Point Loma lighthouses
Old Point Loma Lighthouse: In 1851, a year after California entered the Union, the U.S. Coastal Survey selected the heights of Point Loma for the location of a navigational aid. The crest seemed like the right location: it stood 422 feet above sea level, overlooking the bay and the ocean, and a lighthouse there could serve as both a harbor light and a coastal beacon. Construction began on the lighthouse in early 1854 and was completed in November 1855. By late summer 1854, the work was done. More than a year passed before the lighting apparatus - a five-foot-tall 3rd order Fresnel lens, the best available technology - arrived from France and was installed. At dusk on November 15, 1855, the keeper climbed the winding stairs and lit the oil lamp for the first time. In clear weather its light was visible at sea for 25 miles.
For the next 36 years, except on foggy nights, it welcomed sailors to San Diego harbor. However, the lighthouse's location on top of a 400-foot cliff meant that fog and low clouds often obscured the light from the view of ships. On March 23, 1891, the flame was permanently extinguished and the light was replaced by the New Point Loma lighthouse at a lower elevation. In 1984, the light was re-lit by the National Park Service for the first time in 93 years, in celebration of the site’s 130th birthday.
New Point Loma Lighthouse: After boarding up the old lighthouse in 1891, the keeper moved his family and belongings into a new light station at the bottom of the hill, which is still an active light. It can be seen from the Whale Overlook, 100 yards south of the Old Point Loma Lighthouse, or from the tide pool area.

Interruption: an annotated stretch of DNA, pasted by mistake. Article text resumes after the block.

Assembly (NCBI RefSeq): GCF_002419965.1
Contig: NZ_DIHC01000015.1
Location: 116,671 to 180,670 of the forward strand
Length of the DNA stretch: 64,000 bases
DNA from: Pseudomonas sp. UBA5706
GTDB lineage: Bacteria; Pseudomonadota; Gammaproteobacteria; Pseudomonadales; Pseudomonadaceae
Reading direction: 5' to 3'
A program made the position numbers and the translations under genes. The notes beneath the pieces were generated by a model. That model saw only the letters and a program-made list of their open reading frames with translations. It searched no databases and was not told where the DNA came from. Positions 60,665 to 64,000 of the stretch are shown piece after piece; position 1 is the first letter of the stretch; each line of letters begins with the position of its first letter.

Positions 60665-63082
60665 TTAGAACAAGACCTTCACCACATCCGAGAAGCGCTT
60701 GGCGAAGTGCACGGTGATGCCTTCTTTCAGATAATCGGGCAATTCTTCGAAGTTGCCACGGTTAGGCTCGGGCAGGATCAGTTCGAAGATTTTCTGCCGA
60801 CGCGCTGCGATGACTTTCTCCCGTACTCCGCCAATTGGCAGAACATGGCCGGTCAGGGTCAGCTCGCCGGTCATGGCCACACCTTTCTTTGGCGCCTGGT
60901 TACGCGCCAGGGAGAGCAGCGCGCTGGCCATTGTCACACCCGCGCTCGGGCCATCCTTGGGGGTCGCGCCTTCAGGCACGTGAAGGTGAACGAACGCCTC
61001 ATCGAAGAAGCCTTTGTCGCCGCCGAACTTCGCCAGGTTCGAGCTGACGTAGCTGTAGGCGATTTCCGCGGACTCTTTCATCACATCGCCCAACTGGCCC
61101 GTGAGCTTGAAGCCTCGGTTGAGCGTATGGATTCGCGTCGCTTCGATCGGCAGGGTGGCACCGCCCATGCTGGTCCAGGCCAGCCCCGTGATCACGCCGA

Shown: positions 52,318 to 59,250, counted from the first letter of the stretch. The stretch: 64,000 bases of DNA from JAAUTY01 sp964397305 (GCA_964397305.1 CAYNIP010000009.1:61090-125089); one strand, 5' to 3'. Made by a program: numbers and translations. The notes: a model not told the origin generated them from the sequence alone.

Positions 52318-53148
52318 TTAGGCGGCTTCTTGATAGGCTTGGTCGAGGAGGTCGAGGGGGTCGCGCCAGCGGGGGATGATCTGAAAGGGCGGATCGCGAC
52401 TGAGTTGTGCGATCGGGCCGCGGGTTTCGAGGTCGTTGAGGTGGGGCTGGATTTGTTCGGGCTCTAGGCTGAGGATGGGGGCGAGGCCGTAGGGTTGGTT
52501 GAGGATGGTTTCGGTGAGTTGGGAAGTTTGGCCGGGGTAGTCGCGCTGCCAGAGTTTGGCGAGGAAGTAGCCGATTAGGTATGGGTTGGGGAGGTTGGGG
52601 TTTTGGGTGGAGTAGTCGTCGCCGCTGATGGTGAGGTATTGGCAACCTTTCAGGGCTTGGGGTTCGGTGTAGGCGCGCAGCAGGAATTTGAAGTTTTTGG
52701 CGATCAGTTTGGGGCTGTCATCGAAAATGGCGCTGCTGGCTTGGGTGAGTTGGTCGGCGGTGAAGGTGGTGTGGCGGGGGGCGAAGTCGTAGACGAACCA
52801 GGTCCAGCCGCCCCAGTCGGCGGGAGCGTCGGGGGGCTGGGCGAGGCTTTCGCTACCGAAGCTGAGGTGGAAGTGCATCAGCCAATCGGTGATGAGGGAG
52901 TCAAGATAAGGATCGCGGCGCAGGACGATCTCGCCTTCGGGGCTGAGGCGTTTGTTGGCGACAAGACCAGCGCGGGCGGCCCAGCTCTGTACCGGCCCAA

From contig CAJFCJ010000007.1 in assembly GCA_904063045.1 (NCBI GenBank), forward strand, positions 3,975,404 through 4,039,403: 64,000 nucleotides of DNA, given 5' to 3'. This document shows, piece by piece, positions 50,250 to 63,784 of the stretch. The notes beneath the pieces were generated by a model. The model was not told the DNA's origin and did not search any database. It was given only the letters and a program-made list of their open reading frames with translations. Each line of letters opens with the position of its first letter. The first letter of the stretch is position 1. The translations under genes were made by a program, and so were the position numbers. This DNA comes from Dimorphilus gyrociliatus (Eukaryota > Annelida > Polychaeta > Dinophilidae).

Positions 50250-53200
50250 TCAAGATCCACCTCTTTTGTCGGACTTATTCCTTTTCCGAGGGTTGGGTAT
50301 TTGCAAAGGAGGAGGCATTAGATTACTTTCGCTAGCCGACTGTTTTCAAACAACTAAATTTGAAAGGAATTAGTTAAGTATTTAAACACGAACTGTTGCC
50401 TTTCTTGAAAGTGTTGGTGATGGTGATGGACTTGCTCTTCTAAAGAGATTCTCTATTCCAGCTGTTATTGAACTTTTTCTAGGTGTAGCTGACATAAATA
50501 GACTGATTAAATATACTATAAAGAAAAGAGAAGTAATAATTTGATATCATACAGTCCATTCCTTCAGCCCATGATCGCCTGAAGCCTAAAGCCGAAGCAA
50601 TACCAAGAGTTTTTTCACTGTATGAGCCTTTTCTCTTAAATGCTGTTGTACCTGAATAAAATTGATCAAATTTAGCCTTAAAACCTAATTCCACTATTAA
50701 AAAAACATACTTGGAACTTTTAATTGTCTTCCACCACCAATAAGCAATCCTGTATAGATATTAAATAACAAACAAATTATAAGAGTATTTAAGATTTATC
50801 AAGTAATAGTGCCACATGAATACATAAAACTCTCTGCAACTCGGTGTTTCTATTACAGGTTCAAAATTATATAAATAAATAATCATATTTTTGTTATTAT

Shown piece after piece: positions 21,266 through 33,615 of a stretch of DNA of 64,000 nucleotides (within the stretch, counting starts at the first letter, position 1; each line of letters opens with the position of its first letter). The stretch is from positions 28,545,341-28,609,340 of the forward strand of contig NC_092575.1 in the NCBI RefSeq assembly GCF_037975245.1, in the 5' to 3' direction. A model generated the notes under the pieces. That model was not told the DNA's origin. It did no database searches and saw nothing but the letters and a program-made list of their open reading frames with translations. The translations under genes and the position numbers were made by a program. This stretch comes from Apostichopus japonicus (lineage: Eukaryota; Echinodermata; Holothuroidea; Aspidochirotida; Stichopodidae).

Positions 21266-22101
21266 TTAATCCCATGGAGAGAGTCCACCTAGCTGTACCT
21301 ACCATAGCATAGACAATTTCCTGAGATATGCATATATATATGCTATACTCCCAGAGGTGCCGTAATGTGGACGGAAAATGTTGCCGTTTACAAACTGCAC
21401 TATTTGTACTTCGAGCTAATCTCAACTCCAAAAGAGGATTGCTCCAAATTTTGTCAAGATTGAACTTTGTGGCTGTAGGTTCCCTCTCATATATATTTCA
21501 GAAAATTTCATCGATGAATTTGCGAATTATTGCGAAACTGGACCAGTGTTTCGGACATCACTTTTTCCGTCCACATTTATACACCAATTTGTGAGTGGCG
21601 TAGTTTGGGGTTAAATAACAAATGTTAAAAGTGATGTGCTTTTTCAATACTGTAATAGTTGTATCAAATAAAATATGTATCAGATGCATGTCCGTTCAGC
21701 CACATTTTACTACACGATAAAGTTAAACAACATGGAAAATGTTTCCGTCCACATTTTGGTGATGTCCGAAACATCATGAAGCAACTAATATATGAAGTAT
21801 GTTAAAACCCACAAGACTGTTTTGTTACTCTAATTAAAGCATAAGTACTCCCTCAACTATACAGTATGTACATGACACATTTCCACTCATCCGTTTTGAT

The Visitor Center offers a place to purchase souvenirs and learn about the park’s history. The center also allows visitors the chance to communicate with Park Rangers and volunteers. Visitors can learn the Day’s weather readings, the time of low tide, get a National Park Passport stamped, visit the “Age of Exploration” exhibit, and learn the times for ranger talks/guided tours and auditorium showings. The auditorium offers several showings a day, and features three different films including: “In Search of Cabrillo,” “On the Edge of Land and Sea,” and “First Breath: Gray Whales.” Cabrillo National Monument also hosts a "Junior Ranger" program in which children can earn a Junior Ranger badge by exploring the park and filling out an activity sheet. In 2013, Junior Ranger Day was held on April 27th.
There are many events throughout the year. Every year there are a few “Fee Free Weekends” where the park entrance fee is waived for all guests. Other annual events include “Whale Watch Weekend,” “Founder’s Day,” and “Open Tower Day.” “Whale Watch Weekend” occurs in January and features exhibitors and special ranger-led walks and talks as guests look for whales during the annual Pacific Gray Whales migration. “Founder’s Day,” August 25, celebrates the establishment of the National Park Service at Cabrillo National Monument; “Open Tower Day,” November 15, marks the anniversary of the Old Point Loma Lighthouse. The tower at the top of the lighthouse, normally closed to visitors, is open to the public on those two days. The park also has one of the fully restored World War II bunkers open to the public on the fourth Saturday of each month.
A four-day commemoration of the park's centennial year had been planned for October 11-14, 2013, but it was cancelled due to the partial shutdown of United States government functions. The park has rescheduled the centennial event to coincide with the annual "Fort Rosecrans Goes to War," a tribute to San Diego and World War II, on December 7-8, 2013. Some of the other planned centennial events will take place in 2014.